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Phoenix is the the capital city of Arizona, and the largest city in the state, with a population of about 1.45 million people. That figure explodes to 4.2 million when expanded to the Phoenix metropolitan area, which is commonly called Valley of the Sun. Phoenix is the sixth largest city in the United States, stretching over 518 square miles including land and water, and is the county seat of Maricopa County. The city has a subtropical desert climate, which makes it very attractive for those seeking mild winters and warm summers or relief from pollen allergies.

Phoenix Real Estate

Although Phoenix was one of the hardest hit by the recession in the United States, creating a flurry of foreclosures, rental rates are on the rise and home prices are rising. The real estate market in the city is stabilizing, with an average price of $117 per square foot, with the average sized home being 1,668 livable square feet in size. The median list price is about $196,000, with a median sales price of $163,000. Homes stay on the market an average of 47 days in the latest figures.


Being in the desert and in the southwest of the country, architectural styles in the city of Phoenix are mostly ranch style, Spanish style, bungalows, and split level. Phoenix has 83.8 percent single family residences, with about 6 percent condominiums, 5.4 percent townhouses, 1.4 percent patio homes, 0.6 percent twin homes or gemini homes, and 0.3 percent lofts.


Phoenix is located in a subtropical desert climate, which means summers are very warm and dry, with ultra mild winters. Temperatures in the summer can reach above 100 degrees Fahrenheit, with overnight lows during June, July, and October falling to the low eighties or high seventies. Daytime highs during the winter reach into the upper sixties, with overnight lows dipping into the mid forties.


The demographic makeup of the city of Phoenix, according to the United States Census Bureau, is 65.9 percent white, with nearly 41 percent Hispanic or Latino, 6.5 percent black, 3.2 percent Asian and 2.6 percent Native American. Those of two or more races account for 1.7 percent of the population in the Phoenix area.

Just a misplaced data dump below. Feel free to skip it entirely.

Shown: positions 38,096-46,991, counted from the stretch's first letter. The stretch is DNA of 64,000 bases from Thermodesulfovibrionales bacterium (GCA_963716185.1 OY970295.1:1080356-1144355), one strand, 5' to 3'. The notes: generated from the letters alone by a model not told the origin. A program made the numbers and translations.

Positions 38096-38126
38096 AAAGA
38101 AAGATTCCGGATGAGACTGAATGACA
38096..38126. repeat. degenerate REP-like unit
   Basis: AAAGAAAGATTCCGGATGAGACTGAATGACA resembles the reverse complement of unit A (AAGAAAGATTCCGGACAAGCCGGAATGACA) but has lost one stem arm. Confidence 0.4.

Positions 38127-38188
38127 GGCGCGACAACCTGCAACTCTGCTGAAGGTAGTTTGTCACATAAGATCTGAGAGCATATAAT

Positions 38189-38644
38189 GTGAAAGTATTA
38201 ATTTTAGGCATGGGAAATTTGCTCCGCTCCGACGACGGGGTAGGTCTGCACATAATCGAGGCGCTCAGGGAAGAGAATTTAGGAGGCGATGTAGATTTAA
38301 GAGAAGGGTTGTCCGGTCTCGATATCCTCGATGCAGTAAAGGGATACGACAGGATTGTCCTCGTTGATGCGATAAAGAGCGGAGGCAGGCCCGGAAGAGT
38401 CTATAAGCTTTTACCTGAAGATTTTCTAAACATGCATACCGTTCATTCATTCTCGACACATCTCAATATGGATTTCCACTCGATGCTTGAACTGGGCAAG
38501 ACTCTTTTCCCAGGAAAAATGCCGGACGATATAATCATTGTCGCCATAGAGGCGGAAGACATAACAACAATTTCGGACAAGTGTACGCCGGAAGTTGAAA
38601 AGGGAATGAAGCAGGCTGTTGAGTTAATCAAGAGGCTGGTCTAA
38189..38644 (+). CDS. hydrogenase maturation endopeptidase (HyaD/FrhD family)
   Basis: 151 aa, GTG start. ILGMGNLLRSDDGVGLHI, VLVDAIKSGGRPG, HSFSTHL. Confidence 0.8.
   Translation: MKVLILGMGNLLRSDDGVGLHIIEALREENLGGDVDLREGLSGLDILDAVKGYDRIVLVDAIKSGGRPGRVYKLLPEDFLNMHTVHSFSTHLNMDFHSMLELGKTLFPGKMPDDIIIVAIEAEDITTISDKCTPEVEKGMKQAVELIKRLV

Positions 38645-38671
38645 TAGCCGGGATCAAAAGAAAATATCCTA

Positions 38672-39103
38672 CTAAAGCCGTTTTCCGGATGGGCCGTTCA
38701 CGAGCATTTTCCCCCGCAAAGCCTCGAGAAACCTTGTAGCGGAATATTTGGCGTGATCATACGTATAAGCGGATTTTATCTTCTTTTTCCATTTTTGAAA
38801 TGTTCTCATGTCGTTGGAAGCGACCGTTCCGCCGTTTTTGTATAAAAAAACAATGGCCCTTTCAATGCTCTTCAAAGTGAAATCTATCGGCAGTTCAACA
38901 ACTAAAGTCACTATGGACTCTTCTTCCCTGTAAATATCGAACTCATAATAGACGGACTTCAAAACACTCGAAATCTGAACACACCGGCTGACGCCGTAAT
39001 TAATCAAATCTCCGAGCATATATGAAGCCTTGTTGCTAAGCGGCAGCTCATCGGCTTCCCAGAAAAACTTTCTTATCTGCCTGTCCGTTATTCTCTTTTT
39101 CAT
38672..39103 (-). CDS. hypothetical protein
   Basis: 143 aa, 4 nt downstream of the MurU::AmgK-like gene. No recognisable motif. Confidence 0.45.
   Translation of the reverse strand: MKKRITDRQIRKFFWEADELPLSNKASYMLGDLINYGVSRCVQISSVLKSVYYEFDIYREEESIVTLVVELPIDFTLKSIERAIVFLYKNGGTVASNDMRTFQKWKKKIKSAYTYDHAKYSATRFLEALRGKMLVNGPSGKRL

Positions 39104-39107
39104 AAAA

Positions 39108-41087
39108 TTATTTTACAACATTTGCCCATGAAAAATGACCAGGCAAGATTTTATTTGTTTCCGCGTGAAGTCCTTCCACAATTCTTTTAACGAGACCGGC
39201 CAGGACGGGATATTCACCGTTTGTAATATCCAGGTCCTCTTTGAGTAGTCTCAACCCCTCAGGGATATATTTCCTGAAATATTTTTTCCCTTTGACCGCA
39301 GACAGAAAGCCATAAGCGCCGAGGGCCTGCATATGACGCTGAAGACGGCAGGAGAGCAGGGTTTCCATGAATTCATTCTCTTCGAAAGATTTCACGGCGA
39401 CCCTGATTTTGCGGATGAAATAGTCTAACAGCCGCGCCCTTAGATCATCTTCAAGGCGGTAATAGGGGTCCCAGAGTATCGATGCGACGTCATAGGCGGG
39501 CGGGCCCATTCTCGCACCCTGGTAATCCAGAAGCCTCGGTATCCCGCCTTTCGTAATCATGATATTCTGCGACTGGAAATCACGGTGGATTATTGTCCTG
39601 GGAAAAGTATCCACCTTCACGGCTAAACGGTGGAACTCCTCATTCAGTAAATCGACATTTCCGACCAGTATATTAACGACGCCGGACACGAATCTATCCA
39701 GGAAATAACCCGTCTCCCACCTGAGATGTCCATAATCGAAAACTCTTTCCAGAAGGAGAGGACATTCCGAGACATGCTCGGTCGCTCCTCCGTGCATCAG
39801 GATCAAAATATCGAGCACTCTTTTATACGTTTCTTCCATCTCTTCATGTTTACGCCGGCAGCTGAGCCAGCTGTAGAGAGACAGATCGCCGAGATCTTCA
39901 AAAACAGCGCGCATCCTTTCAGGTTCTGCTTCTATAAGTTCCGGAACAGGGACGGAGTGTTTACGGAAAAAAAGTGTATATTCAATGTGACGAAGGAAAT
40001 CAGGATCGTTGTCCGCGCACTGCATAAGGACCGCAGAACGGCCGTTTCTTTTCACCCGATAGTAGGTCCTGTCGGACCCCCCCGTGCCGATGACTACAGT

Main Attractions

The biggest attractions in Phoenix are the Heard Museum, Desert Botanical Garden, Chase Field and University of Phoenix Stadium, Musical Instrument Museum, Lone Tree Golf Club, Historic Heritage Square, South Mountain Park Scenic Drive, Camelback Mountain, and Tovrea Castle. Other attractions include: the Corona Ranch and Rodeo Grounds, Wildlife World Zoo, Glendale Antiques District, and the Verde Canyon Railroad.


Phoenix has a road system based on a grid, with roads going east and west or north and south. Approximately 96 percent of its residents and commuters drive their own vehicles, with about 3.4 percent using public transportation. The main service for public transportation in Phoenix is Valley Metro, which has trains, buses, and a rideshare program.


Phoenix has historically relied on five industries for its economic growth: copper, cattle, climate, cotton and citrus. However, over the last several years, much of the ranch and farm areas have been transformed into suburbs, as the population of the city expands outward. Phoenix is home to four Fortune 500 companies, and has a gross metro product of $191.4 billion.